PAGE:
Population status and habitat availability of Threatened Species

Project location: Colombia, Central Andes
Project start date: October 2002 - Project end date: April 2004
Project number: 2002-04
Beneficiary: The Wildlife Conservation Society Marine Program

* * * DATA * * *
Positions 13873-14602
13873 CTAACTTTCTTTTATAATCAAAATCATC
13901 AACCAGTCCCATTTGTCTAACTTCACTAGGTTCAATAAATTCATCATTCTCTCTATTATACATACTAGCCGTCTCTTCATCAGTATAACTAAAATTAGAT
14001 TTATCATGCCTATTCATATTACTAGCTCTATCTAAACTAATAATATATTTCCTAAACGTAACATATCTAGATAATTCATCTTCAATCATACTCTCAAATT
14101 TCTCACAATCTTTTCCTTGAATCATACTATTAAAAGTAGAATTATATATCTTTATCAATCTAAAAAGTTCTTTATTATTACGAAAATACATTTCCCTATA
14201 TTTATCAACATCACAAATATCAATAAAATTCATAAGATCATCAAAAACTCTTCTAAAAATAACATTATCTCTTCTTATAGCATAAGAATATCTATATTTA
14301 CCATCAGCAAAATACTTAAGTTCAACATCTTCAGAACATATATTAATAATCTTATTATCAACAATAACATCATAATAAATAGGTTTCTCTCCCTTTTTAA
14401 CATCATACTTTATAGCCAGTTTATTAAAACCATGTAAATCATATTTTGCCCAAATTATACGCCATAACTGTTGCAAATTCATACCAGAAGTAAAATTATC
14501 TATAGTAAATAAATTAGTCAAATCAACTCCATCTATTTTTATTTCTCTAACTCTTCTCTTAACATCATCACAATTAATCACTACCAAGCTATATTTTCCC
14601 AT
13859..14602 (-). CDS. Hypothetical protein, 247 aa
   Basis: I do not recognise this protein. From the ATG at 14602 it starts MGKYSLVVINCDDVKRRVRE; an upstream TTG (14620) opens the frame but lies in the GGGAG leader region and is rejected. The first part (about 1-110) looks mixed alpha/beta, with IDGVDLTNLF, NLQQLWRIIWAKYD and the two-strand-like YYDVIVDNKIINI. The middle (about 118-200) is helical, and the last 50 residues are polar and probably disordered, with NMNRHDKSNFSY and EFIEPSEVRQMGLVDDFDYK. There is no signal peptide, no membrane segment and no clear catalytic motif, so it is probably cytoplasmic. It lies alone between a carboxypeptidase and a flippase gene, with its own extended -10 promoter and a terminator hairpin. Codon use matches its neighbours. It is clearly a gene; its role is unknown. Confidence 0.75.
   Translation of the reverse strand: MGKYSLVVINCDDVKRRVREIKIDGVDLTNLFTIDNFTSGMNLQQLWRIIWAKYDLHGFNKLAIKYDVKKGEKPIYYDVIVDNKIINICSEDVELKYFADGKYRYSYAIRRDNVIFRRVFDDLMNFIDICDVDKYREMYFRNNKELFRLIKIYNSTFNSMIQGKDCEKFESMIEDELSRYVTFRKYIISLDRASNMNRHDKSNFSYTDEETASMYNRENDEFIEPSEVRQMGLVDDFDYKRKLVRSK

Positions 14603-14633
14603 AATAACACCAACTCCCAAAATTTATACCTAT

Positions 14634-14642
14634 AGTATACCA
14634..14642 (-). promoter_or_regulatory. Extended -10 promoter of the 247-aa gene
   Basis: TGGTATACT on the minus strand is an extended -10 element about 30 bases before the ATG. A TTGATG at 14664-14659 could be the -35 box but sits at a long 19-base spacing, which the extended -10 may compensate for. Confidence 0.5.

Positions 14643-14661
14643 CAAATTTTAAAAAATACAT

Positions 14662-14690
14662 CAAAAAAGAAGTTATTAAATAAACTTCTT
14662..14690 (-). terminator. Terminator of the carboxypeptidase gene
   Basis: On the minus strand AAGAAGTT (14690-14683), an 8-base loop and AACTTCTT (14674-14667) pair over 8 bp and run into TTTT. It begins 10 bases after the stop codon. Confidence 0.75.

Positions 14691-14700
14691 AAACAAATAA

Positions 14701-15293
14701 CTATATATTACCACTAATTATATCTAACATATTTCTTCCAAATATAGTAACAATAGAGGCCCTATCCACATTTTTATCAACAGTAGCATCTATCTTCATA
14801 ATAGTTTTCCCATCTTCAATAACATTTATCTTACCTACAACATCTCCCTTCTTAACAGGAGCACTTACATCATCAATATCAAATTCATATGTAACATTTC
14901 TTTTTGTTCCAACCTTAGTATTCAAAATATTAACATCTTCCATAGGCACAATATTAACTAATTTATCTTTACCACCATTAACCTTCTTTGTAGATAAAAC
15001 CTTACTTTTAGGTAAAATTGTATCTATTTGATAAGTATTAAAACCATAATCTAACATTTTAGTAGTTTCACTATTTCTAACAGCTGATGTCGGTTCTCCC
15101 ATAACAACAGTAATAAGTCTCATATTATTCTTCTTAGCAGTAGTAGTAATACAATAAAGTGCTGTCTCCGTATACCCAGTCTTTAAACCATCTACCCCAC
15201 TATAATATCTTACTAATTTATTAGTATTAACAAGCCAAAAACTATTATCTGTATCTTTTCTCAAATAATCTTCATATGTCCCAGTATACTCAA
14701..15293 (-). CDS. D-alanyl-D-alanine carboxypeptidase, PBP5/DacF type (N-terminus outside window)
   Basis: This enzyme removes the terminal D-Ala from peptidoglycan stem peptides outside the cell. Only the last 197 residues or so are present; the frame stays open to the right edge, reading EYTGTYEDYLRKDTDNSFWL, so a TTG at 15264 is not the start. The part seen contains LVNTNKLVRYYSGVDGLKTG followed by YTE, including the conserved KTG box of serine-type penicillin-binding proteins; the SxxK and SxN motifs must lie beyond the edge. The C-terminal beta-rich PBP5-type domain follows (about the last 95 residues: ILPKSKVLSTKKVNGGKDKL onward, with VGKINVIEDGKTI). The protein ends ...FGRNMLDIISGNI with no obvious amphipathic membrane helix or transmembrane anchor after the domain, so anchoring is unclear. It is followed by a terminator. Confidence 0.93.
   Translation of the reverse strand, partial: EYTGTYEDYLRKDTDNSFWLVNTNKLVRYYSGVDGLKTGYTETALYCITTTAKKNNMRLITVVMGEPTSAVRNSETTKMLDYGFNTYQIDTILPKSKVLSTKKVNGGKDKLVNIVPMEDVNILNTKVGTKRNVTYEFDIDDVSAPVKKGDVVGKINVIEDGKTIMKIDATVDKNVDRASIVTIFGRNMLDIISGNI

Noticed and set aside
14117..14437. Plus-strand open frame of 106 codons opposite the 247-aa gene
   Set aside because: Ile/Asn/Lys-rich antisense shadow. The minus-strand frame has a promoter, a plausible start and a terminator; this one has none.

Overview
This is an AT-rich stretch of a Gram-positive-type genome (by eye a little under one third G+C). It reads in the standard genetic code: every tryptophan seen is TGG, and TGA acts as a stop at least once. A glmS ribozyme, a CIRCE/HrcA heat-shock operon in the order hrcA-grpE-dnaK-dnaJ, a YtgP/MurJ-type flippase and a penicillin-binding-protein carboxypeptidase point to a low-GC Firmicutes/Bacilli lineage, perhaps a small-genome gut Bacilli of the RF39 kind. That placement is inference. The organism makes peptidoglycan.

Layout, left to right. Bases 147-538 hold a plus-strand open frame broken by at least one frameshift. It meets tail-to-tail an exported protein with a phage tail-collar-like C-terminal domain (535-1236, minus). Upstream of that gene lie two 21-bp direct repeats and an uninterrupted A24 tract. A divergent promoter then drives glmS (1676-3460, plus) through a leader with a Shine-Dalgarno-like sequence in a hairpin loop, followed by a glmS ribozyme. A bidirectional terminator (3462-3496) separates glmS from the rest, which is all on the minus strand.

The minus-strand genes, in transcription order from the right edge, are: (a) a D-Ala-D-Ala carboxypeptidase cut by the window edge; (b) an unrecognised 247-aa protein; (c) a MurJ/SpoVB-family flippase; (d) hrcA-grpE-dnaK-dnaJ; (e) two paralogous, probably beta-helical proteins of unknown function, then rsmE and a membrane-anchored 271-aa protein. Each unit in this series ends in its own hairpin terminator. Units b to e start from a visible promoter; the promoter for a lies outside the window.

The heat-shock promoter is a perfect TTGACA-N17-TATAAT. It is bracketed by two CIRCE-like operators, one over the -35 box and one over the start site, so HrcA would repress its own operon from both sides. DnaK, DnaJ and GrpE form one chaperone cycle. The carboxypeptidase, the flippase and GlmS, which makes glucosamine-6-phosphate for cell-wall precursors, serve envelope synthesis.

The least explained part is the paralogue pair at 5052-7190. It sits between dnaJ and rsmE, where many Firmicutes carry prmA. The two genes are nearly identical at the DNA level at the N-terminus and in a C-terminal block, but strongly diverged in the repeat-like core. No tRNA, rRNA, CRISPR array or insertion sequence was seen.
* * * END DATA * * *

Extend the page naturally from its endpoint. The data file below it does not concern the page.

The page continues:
Fundación EcoAndina of Colombia, which represents the Colombia Program of the Wildlife Conservation Society, has a "Program on Endangered Species" that focuses on studying the habitat and resource requirements, habitat availability, and population status for threatened species in the Central Andes and the Cauca Valley watershed of Colombia. This region is a hotspot of biodiversity and endemism of global significance. Unfortunately, it is also a region of dense human occupation, which has resulted in fragmentation of cloud forest habitats. With the support of the Nando Peretti Foundation, Fundaciòn EcoAndina is concentrating its efforts on the Cauca guan (Penelope perspicax; family Cracidae), a large, fruit-eating, galliform bird with a geographic range restricted to mid-elevation (1200-2000 m) cloud forest in the middle Cauca Valley. This is one of the most endangered species in the region; up to the mid 1980's it was considered probably extinct, but presently populations are known to survive in four cloud forest fragments. These populations are isolated and are probably very small, but F. E. A. lacks precise estimates of population densities and habitat requirements. This information is critical for predicting their probability of survival. Currently F. E. A. is conducting a very detailed study of the ecology of the Cauca guan at the Otún-Quimbaya Flora and Fauna Sanctuary, which harbors one of the surviving populations. This sanctuary is a watershed protection area, with a mosaic of habitat types that include old-forest remnants and secondary forest that has been restored during the last 40 years. The Foundation is determining the seasonal patterns of use of the different habitat types, determining the resources that guans use in each habitat, and estimating population densities by doing very intense sampling. F. E. A. is also mapping habitat availability for the guan in the Cauca Valley and doing a landscape analysis to explore possibilities of connecting some forest fragments to increase the probabilities of survival of guan populations.

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